In a video posted on YouTube, a local proud boy explained how he helped a Washington state campaign against Affirmative Action. YouTube.com
Affirmative action opponents are facing criticism this week after a YouTube video surfaced showing a local Proud Boy apparently providing security for the “No on Referendum 88” campaign. The campaign’s willingness to get help from the Proud Boys, a far-right fringe group known for proudly spewing racist taunts online and in street brawls across the country, earned a quick rebuke from the opposing, pro-Affirmative Action campaign.
In the video posted to YouTube in August, local Proud Boy Zachary Staggs appears to sit in the back of a paneled van surrounded by boxes of apparent referendum signatures. Staggs tells the camera about a call he says the Proud Boys received from the campaign to repeal the Washington State Legislature’s passage of a new Affirmative Action law (the repeal would happen via a “No” vote on this fall’s Referendum 88). According to Staggs, the “No” campaign couldn’t find anyone else to provide security for transmitting referendum signatures to the Secretary of State’s office, so they wanted the Proud Boys to help.
“No one would take the job for doing security for them,” Staggs tells the camera, “so they gave us a call and we went down and did security for them and the signatures got down there safely and securely.”
For those who are understandably confused at this point by all the double negatives involved in the Referendum 88 fight, a quick un-wrinkling:
What this all means is that affirmative action opponents (the “No on Referendum 88” folks) now have the support of Crosscut’s conservative columnist Jon Carlson, the Sizzling Hot Pot chain of restaurants (the campaign’s largest donor), and the Proud Boys. While the pro-Affirmative Action side (the “Yes on Referendum 88” folks) has the support of the ACLU, the Democratic Party, the NAACP, nearly all major labor groups, and Microsoft.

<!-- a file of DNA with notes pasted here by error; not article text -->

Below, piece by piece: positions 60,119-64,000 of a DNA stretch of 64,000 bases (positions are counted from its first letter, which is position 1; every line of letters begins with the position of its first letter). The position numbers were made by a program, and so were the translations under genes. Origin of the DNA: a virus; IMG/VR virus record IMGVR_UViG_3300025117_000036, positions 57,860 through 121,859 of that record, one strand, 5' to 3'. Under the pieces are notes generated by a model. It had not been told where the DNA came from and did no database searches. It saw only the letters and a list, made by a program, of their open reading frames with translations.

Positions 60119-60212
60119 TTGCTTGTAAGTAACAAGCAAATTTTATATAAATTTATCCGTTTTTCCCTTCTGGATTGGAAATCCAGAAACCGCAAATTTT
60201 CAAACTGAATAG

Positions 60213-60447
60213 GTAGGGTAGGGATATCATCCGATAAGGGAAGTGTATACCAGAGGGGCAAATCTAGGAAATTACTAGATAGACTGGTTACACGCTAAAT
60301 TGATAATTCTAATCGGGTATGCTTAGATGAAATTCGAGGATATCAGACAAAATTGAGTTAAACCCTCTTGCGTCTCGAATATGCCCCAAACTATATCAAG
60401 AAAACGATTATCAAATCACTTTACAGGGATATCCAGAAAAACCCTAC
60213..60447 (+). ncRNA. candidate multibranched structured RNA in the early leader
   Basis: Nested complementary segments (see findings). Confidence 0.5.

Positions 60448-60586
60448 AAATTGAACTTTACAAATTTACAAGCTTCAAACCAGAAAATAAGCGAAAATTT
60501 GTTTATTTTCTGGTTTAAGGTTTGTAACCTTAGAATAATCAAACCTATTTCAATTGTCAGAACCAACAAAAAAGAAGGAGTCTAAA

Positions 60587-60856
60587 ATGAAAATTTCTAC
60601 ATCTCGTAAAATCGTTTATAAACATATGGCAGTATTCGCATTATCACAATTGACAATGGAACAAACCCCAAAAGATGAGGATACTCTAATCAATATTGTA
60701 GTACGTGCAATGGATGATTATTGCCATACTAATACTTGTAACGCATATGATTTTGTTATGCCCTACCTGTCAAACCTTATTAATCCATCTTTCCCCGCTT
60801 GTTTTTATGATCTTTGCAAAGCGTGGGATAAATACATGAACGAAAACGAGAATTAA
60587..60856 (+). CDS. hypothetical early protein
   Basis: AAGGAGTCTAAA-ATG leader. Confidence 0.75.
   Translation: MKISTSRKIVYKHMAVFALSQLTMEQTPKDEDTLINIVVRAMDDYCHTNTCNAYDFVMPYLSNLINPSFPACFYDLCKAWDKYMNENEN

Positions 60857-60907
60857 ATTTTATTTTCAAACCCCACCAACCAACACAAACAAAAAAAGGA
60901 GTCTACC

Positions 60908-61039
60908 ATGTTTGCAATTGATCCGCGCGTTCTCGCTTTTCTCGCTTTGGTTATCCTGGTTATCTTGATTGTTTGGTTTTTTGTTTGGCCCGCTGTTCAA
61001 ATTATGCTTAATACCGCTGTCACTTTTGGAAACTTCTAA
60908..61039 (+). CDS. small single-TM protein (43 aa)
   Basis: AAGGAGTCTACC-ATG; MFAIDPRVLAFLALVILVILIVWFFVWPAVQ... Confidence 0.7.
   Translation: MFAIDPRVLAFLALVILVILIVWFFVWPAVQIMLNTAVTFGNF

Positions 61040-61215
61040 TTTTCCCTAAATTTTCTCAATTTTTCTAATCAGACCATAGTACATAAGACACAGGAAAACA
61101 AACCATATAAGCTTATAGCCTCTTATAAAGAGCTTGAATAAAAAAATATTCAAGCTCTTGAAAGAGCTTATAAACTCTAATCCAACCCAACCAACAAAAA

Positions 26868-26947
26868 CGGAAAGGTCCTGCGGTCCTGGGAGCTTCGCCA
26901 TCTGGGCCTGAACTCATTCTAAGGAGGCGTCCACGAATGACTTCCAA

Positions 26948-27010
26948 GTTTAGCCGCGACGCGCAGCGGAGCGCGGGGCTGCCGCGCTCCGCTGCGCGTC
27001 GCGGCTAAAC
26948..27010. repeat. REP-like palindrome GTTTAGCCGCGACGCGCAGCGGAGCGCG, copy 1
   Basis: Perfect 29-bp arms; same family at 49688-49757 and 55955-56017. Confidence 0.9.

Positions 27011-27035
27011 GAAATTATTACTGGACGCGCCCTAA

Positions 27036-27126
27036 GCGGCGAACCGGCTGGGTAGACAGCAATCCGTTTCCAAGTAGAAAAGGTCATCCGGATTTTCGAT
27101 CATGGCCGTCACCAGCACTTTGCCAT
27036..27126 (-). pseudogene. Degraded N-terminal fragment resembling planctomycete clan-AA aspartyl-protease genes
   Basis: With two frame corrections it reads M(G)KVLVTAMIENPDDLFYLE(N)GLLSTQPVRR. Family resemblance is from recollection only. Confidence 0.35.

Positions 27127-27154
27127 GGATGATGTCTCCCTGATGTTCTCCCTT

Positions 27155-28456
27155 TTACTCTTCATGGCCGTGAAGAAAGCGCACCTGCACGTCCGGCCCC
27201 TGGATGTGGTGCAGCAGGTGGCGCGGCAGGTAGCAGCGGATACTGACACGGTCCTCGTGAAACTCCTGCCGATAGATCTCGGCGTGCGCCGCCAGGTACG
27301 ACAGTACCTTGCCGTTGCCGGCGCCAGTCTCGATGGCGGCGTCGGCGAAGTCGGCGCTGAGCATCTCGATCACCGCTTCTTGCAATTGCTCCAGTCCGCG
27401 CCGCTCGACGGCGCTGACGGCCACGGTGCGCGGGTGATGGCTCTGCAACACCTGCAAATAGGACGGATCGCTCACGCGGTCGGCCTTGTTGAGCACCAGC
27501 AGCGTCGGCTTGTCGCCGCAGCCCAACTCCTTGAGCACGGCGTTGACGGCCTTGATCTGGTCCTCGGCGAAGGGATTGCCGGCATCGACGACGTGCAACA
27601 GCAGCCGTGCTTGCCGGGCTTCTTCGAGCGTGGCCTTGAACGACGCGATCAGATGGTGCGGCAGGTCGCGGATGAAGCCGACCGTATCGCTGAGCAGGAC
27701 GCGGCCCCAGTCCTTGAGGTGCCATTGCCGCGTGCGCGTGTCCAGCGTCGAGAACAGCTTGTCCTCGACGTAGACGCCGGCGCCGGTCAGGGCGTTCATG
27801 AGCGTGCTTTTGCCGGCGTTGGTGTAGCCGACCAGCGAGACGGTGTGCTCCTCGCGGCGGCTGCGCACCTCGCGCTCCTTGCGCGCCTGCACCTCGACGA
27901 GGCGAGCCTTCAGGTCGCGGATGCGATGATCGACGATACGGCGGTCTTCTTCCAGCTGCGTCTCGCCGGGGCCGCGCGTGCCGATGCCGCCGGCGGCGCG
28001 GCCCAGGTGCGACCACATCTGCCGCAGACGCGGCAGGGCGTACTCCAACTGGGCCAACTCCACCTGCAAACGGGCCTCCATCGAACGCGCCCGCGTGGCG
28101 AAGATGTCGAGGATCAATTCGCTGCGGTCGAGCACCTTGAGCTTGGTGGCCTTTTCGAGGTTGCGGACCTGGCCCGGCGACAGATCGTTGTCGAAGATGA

The video was apparently produced by a different man named Zachary Thomas, who had this to say when he started the video:
Hey guys, welcome to Correct the Record with your host, Zachajewa, your favorite Black Trans Native woman. we’ll be showing you a little bit of a video here today showing you what we do here for the community around Seattle.
Linda Yang, the head of WA Asians For Equality, the referendum’s sponsor, initially denied the connection to the Proud Boys. “The Proud Boys’ (sic) were never hired by the campaign and do not work nor are they associated with this campaign,” Yang said in an e-mail.
When I pointed out that the video clearly shows members of her campaign working with the Proud Boys (Yang herself even appears to be in the video), Yang clarified that they didn’t know their hired security guards were Proud Boys.
“The Referendum 88 petition drive worked with many volunteers during the signature gathering phase,” Yang said. “We didn’t know the association of these individuals you refer to, nor did they tell us.”
April Sims, co-chair of the pro-Affirmative Action campaign, said it was troubling to see the opposing campaign enlist the support of the Proud Boys.
“It’s troubling to see an organization that is running a campaign that touts anti-discrimination, to turn to a known white hate group like the Proud Boys,” Sims said. “It’s shameless and it’s also part of their overall tactic and growing concerns that we have about the tenor of the overall campaign.”
Sims, who is also the secretary-treasurer of the Washington State Labor Council, AFL-CIO, pointed to a recent Seattle Times podcast in which anti-Affirmative Action campaigner Kan Qiu compared Affirmative Action to the Jim Crow segregation laws.
“Comparing [Affirmative Action] to Jim Crow laws is disgusting and insulting to the people that fought for civil rights to overturn those Jim Crow laws,” Sims said. “This is part of an extremist national agenda to deny equity and access to people of color.”
Voters will get a chance to weigh in on affirmative action in this November’s election (ballots are already in the mail!) when they decide on Referendum 88.
Approving Referendum 88 would allow affirmative action to be used by state institutions. Voting down Referendum 88 would continue Washington’s ban on affirmative action, which has been in place since 1998.
State Sen. Joe Nguyen, who has been campaigning for Referendum 88, said he wasn’t surprised to see the opponents work with the far right fringe group.
“I’m not surprised at all,” Nguyen said. “The folks that are fighting against racial equity align with the folks that believe that other ethnic minorities are less than them. Of course I’m not surprised by this relationship.”